31 March 2004 | 2974 words
Disclaimer: LOTR and all its characters belong to Tolkien
Summary: The day before the army rides out to the East, Aragorn pays a visit in the houses of healing, and finds a patient requiring some care and reassurance
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A/N: This will have slashy overtones. Italics represent thoughts.
Faramir was the steward now.
They had not meant to tell him yet, he knew, but he had insisted on seeing his father. He had been worried, so very worried. His shoulder hurt incessantly, his head was pounding unmercifully and he could feel the heat of a fever coursing through his veins. But he had to know what his father thought of him now. He had lost so many men and been forced to retreat. It seemed apparent however that the city had managed to hold out despite that. Someone mentioned Rohan and he deduced that aid had finally reached Minas Tirith. And he knew the king had returned. The king had woken him up the night before. He had called him out of his dreams. Dreams that he did not wish to return to ever again.
He had wanted to see his father. If his father would not come to him, he would go to him. Denethor might still be angry with his younger son, but after wandering along strange paths of imagination for so long, the son had to see his father. He had arisen, not without difficulty, and had managed to stumble as far as the door before his uncle and Mithrandir had appeared. He could remember the words tripping out of his mouth incoherent and muddled, but he had ensured one word was spoken clearly – father. They had exchanged a worried glance; one that told him something was amiss. He had almost guessed but his heart would not let him accept it. Then they had told him.
He finally understood what his dreams had tried to tell him. They had not had to go into the details of the death. He already knew.
He was steward now for the king was to ride off to battle the second morning from then. And he had nothing left to live for. His family was dead, and everyone else he cared for was riding off t war while he would lie here as an invalid. His uncle was going, Mithrandir was going, even Beregond was going. And those of his men who survived would all be going. And the king would be going. All would go to fight a great foe with a tiny army pitted against the might of a nameless one. All seemed lost. They faced defeat even before they left for they were few in number. Minas Tirith would fall, and the sun would never again shine upon the white tower. He suddenly found himself wishing his father had succeeded in taking him away from this world of no hope.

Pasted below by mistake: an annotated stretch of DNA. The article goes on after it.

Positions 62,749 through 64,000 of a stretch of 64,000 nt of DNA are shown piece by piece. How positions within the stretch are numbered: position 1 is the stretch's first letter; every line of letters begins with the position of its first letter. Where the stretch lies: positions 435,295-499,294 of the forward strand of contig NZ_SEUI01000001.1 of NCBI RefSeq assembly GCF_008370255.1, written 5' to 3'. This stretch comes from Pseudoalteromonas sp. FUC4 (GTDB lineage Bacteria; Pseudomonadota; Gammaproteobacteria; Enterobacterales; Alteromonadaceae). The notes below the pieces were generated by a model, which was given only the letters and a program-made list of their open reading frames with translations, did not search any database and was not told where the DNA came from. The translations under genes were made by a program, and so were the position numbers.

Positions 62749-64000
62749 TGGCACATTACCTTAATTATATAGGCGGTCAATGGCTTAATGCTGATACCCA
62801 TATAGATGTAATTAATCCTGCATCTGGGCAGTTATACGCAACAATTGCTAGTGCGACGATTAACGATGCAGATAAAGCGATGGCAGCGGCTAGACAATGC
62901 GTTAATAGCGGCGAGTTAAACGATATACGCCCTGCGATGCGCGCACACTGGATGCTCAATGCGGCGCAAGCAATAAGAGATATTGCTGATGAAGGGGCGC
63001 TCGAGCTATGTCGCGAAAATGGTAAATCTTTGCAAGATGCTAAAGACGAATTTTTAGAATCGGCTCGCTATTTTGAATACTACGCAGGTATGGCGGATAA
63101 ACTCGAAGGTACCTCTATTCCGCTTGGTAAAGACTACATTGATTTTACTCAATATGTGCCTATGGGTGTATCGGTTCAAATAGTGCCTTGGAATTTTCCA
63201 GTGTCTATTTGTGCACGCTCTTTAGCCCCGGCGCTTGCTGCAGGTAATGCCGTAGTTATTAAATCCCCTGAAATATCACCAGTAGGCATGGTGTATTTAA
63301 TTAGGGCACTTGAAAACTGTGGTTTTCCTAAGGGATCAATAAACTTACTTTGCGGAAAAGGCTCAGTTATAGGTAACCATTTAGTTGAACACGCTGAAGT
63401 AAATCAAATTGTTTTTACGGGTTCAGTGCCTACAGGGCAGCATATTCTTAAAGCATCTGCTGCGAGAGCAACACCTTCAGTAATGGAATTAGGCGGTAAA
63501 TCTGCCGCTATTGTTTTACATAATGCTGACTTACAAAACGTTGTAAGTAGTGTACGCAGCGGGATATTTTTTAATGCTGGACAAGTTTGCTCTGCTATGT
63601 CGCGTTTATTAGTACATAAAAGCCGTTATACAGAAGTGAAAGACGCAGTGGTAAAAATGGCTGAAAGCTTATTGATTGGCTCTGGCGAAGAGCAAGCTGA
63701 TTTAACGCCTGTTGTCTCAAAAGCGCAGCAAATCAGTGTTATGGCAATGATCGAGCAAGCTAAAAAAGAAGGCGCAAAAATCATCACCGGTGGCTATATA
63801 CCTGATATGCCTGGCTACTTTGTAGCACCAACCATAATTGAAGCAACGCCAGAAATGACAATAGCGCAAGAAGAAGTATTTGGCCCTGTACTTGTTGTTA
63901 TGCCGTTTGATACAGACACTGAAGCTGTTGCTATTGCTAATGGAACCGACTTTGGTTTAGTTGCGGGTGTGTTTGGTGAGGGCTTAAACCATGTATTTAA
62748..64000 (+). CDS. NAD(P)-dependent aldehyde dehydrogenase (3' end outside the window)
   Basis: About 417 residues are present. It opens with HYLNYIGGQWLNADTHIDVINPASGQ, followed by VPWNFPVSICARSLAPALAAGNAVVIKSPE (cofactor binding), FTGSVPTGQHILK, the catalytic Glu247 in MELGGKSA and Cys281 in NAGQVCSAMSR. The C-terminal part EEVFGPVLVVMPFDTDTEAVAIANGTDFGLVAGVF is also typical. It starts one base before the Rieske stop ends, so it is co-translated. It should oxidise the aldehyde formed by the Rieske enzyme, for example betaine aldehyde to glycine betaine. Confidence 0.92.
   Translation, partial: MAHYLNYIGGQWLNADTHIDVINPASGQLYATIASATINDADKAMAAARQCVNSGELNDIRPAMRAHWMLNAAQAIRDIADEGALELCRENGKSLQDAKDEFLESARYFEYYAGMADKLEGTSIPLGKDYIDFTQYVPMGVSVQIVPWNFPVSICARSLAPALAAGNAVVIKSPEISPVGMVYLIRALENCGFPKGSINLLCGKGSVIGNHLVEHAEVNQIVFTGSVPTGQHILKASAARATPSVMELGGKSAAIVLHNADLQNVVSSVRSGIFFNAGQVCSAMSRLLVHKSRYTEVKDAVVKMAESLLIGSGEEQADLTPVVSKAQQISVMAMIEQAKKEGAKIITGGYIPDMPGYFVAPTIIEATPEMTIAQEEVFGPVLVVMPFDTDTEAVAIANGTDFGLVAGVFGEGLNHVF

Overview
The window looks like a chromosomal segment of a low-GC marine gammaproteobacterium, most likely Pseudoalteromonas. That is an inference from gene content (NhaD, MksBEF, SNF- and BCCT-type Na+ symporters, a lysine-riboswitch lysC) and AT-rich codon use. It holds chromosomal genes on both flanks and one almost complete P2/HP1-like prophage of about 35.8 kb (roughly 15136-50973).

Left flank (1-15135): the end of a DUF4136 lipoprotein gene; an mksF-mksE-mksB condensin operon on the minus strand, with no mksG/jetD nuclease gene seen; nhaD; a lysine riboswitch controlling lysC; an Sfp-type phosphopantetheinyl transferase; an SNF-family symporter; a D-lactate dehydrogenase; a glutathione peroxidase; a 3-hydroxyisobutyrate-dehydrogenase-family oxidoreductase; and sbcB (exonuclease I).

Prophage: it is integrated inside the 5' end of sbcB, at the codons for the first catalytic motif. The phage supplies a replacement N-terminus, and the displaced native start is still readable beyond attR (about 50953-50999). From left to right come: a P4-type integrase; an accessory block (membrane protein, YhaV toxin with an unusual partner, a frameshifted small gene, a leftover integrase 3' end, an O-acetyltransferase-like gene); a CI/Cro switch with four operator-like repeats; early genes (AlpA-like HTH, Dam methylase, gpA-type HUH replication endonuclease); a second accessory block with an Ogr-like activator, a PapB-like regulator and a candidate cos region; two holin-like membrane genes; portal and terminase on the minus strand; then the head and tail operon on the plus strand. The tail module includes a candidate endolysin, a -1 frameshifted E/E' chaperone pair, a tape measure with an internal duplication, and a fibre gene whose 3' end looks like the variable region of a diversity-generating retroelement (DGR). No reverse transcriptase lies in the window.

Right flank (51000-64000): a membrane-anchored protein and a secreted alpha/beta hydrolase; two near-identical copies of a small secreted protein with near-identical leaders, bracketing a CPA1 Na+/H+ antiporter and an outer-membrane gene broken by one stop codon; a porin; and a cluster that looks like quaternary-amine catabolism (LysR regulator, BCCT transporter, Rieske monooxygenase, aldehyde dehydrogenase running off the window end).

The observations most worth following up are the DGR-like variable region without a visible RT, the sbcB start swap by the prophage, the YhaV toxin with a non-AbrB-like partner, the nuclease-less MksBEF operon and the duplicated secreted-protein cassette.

It was past noon when Aragorn headed for Merry’s room. He had become very fond of all the little hobbits and to hear that Merry was recovering fairly quickly had done him a world of good. Éomer of Rohan had also told him that his sister Éowyn was doing much better that day. All his charges were slowly and steadily making their way back to good health. Or so he thought, until he saw Prince Imrahil’s face. The graceful countenance looked worried and grim now.
“My nephew has leaned of his father’s death,” Imrahil told him heavily when he saw the inquiring glance Aragorn directed towards him.
“It is too early to have told him,” Aragorn mused.
“There was no other way.”
“How has he taken it?” he asked, a little curiously. He did not know much of the man who was now steward of his rightful inheritance, save what little he had heard of him from his brother Boromir and a little that Pippin had now told him. But he knew Mithrandir thought very highly of the younger man, and he could see that the uncle was quite fond of him. In the little while he had known Imrahil, Aragorn had come to respect the prince from Dol Amroth a great deal.
“Not very well, and ‘tis natural, I deem. But I cannot help but worry for him. He loved his father a great deal, and I fear he may worry over much of what has transpired.”